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Turkey condemnes France over approved Armenian genocide bill

France genocide attrocity : Politics have won over law
France genocide attrocity : Politics have won over law

Turkey strongly condemnes and threatens France with retaliation, after French Senate approved the bill making it a crime denying mass killings of Armenians by Ottoman Turks was genocide.

Ankara / NationalTurk – Relations between France and Turkey, the two NATO allies are at a low and Ankara’s ambassador in Paris states he’s ready to return to Turkey, after France shamelessly uses poor Armenian conscience as a cat’s paw for the upcoming France elections.

Turkish Prime Minister Recep Tayyip Erdogan has accused French President Nicolas Sarkozy, who is seeking re-election later this year, of using the law to pander to France’s estimated 400,000 voters of Armenian origin.

France genocide attrocity : Politics have won over law

France Senate’s upper house approved a bill late on Monday evening, criminalizing the denial of Armenians by Ottoman Turks during World War I was genocide. The approval of the Genocide bill will be finalized as a law after French President Sarkozyan signs it.

The dire event is condemned by Turkey whereas it found praise in Armenia. Armenian people who live in Armenia are not represented by themselves. The lobbyist Armenian diaspora all over the world decides for them.

The French Senate passed the bill – which allows for a potential one-year prison sentence and a fine of up to 45,000 euros ($57,000) for those who deny that genocide occurred in 1915 – by a vote of 127 to 86. Of the 217 members of the senate 213 used legit votes. 107 was the number required for the passing of the law. The Armenian genocide bill, passed last month by France’s lower house, the National Assembly, must now be signed by French President Nicolas Sarkozyan before it can become law, which contradicts with the 34th ammendment of French constitution. The 34th bylaw of French Constitution is about freedom of speech and expression.

Sarkozy’s Foreign Minister Alain Juppe has admitted the bill is “untimely.” while even French Senate’s committee chairman, Jean-Pierre Sueur, criticized the bill as unconstitutional, saying that it could be rejected by France’s constitutional court. Sueur said it specifically runs counter to constitutional provisions guaranteeing freedom of speech and academic research. He shoved his protests by asking the French MP’s supporting the genocide bill ” Who do you serve?”, hinting at the tastleless motives behind the attempt to alter history for political gains.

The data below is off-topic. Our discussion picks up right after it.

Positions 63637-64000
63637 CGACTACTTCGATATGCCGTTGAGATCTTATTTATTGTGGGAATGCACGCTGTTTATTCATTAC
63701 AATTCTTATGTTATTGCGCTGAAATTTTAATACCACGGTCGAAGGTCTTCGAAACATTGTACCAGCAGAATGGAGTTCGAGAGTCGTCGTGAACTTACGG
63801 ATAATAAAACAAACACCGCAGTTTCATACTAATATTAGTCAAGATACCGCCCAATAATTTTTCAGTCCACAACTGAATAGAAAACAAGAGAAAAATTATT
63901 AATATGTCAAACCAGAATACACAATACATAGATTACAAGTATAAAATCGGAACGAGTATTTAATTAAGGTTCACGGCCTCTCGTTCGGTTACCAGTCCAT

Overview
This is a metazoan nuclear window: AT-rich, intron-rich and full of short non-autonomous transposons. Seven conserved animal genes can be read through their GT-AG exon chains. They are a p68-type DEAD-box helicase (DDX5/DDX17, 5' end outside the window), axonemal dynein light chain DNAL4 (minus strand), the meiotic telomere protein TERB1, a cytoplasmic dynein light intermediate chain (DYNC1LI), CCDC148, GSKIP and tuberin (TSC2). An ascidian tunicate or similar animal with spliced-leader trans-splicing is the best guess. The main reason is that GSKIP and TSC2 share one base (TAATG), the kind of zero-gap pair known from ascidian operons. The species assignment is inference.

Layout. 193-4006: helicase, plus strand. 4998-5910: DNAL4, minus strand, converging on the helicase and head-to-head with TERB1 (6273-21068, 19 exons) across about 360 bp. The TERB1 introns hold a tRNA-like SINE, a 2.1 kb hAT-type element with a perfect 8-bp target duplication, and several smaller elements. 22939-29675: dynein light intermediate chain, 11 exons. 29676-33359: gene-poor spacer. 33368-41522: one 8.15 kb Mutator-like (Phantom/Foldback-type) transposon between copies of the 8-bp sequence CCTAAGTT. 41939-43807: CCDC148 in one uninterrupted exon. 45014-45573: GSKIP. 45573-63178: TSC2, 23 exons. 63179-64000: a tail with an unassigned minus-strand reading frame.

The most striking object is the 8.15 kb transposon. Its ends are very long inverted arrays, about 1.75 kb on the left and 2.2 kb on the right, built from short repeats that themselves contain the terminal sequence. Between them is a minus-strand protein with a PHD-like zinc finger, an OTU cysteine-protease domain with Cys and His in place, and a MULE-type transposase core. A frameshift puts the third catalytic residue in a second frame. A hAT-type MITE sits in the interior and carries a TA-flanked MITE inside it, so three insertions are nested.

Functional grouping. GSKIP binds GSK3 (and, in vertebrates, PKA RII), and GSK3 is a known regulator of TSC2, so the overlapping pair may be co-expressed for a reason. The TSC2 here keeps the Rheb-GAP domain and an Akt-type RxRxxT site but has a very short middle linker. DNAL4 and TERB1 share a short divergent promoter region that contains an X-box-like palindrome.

Armenia hailed the French Senate vote as a day “written in gold,” while Turkey lamented “a black day in France’s history.”

‘Permanent’ consequences in France Turkey Relations after Armenian Genocide Bill

France’s NATO ally Turkey, however, has threatened to raise the level of severe diplomatic fallouts if the genocide bill is rubber-stamped by Sarkozyan to be finalized as law before French parliament takes a break at the end of February ahead of the presidential election. Ankara has already temporarily suspended relations with Paris as Ankara government has frozen political and military ties with Paris. French President Sarkozyan whose party French UMP (the mainstream right-wing party in France) supported the bill, needs to sign it into law, but that is largely considered a formality.

French genocide bill puts Nazis and Turks at same level

The bill will mean that France will officially recognize two genocides – that of the Jews at the hands of the Nazis during the Second World War and the killings in eastern Turkey between 1915 and 1917.

Turkey : Reactions to France Armenian Genocide Law Approval

Turkey has threatened retaliatory measures against France following a French senate vote approving a bill that would outlaw denial that the mass killings of Armenians in 1915 constituted genocide.

In a written statement following Monday’s vote, Turkey’s foreign ministry declared: “We strongly condemn this decision which is… an example of irresponsibility.”

“Politicising the understanding of justice and history through other people’s past and damaging freedom of expression in a tactless manner are first and foremost a loss for France.”

Sadullah Ergin, Turkey’s justice minister, added the bill, approved by 127 votes to 86 in the French upper house, was “a great injustice” that showed “a total lack of respect” for Turkey.

“Turkey will never accept such a law, and now everybody will pay a price, including Turkey, France, and the Armenian communities,” he warned.

“You can expect diplomatic relations will be at the level of charge d’affaires, not ambassador anymore.” “Turkey is committed to taking all necessary measures against this unjust disposition, which reduces basic human rights to nothing,” Turkey’s Foreign Ministry announced in a statement.

The Turkish embassy in Paris said France was “in the process of losing a strategic partner.” “If the law is adopted by the government, the consequences will be permanent,” an Turkish embassy spokesman stated.

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